Question taxonomies for digital reference

Date of Award


Degree Type


Degree Name

Doctor of Philosophy (PhD)


Information Science and Technology


Elizabeth D. Liddy


Digital reference, Virtual reference, Question taxonomies

Subject Categories

Library and Information Science | Social and Behavioral Sciences


The growth in the past decade of both the infrastructure and the number of users of the Internet has enabled a corresponding growth in the number of users of digital reference services on the Internet. This increase has led to an increase in the number of questions received by these services, putting a strain on the human intermediaries employed therein. The ability of a digital reference service to "scale up" to handle an increasingly large number of questions is directly affected by the amount of automation employed by that service: the more processes that are automated, the more of human intermediaries' time and effort can be dedicated to tasks that cannot yet be automated. There is, now more than ever, an increased and immediate need in digital reference for automation.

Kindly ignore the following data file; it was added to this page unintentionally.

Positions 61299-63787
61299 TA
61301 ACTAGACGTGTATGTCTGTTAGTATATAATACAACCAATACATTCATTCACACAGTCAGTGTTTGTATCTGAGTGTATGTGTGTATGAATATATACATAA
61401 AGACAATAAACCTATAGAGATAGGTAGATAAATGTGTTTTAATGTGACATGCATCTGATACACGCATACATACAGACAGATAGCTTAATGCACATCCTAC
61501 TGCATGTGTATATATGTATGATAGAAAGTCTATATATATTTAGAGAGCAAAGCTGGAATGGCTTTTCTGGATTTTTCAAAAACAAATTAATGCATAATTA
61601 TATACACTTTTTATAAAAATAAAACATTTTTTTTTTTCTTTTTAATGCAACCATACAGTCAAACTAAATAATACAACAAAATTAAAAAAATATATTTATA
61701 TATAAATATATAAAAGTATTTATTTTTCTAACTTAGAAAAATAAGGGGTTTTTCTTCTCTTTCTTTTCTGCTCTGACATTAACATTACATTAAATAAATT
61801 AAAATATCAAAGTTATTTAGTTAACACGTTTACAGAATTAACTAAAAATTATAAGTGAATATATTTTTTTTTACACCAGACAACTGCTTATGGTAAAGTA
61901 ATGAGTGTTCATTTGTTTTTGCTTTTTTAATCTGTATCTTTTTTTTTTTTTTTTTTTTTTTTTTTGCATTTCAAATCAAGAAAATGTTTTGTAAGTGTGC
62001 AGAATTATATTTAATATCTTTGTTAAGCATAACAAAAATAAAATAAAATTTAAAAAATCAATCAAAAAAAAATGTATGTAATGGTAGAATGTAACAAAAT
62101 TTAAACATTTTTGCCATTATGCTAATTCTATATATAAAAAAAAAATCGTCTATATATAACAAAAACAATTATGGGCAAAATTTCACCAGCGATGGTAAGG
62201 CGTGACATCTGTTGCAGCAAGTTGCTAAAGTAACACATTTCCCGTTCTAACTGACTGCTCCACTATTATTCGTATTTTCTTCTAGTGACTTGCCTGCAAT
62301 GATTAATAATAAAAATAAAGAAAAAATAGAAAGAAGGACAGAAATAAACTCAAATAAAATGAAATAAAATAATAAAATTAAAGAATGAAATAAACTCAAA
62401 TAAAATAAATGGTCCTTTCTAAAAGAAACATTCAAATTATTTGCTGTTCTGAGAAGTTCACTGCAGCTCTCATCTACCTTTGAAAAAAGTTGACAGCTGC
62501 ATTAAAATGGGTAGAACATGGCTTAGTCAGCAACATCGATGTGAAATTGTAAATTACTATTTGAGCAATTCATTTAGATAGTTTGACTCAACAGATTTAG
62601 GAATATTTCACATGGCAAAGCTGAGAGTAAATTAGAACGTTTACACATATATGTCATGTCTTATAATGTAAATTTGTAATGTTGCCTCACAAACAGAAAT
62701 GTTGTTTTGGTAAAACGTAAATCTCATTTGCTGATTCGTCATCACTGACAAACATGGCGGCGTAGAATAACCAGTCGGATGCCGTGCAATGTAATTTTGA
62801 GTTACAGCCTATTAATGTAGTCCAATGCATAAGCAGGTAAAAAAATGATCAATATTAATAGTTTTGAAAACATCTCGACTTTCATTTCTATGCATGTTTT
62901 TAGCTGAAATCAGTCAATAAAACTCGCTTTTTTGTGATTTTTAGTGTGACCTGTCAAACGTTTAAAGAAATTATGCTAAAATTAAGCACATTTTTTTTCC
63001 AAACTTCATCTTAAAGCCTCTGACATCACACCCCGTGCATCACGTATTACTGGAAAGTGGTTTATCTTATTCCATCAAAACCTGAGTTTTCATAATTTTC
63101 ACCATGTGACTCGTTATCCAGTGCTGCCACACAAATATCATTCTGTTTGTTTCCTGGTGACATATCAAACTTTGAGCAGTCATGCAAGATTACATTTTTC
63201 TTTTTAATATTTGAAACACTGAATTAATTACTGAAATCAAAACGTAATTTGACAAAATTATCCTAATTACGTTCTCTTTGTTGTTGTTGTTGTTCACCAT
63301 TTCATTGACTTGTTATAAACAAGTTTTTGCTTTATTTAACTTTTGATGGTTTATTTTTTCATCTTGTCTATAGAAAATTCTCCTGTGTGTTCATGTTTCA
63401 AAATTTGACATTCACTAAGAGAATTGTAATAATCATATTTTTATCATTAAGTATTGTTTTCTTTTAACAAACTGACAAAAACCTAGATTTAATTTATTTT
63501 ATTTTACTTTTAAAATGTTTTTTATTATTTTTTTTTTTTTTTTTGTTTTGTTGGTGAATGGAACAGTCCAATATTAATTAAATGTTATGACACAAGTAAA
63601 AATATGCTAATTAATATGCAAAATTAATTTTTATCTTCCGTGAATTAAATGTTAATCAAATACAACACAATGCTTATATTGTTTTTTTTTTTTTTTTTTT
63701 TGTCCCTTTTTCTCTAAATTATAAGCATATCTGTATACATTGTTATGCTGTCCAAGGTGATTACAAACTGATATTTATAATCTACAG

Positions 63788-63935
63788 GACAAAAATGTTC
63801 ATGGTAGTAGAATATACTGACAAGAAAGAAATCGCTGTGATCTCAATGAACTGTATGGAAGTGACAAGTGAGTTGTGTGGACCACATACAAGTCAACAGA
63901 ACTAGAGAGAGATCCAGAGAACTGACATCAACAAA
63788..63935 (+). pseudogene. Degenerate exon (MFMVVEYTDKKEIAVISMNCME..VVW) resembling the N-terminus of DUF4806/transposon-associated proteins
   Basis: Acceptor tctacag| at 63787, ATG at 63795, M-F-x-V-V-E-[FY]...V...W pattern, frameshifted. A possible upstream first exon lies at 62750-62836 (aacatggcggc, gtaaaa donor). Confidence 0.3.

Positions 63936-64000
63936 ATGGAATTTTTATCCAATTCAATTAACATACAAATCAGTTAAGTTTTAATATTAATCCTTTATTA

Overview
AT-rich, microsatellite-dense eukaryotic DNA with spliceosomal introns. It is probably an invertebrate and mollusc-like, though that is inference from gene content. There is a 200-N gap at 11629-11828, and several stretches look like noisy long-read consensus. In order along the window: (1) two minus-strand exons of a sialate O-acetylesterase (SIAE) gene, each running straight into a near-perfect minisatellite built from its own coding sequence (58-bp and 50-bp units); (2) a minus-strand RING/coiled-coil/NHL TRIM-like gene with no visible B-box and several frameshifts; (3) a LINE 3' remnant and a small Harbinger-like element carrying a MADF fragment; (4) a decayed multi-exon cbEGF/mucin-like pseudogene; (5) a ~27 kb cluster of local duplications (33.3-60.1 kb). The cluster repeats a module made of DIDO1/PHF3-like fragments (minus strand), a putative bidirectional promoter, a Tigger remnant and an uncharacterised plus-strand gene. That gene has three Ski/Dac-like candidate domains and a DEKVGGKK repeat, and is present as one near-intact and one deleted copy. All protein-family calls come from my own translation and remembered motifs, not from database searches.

This study identifies (1) the types of questions that are received by digital reference services, according to several taxonomies of questions at different levels of linguistic analysis, and (2) the rules by which questions are triaged within and between services (triage being the process of routing and assigning questions to expert digital reference question answerers and other services). Taxonomies of questions are identified though an extensive review of literature that deals with questions, from several fields: desk and digital reference, question answering, and linguistics. The rules by which questions are triaged are identified through a think-aloud study of digital reference triagers performing the task of triage. The goal of this study is to develop specifications according to which an automated triage system can be built. These specifications will take into account the question type, as well as other attributes of questions that affect triage decisions. These taxonomies of questions may also prove to be useful as the basis for algorithms for automating other steps in the digital reference process.


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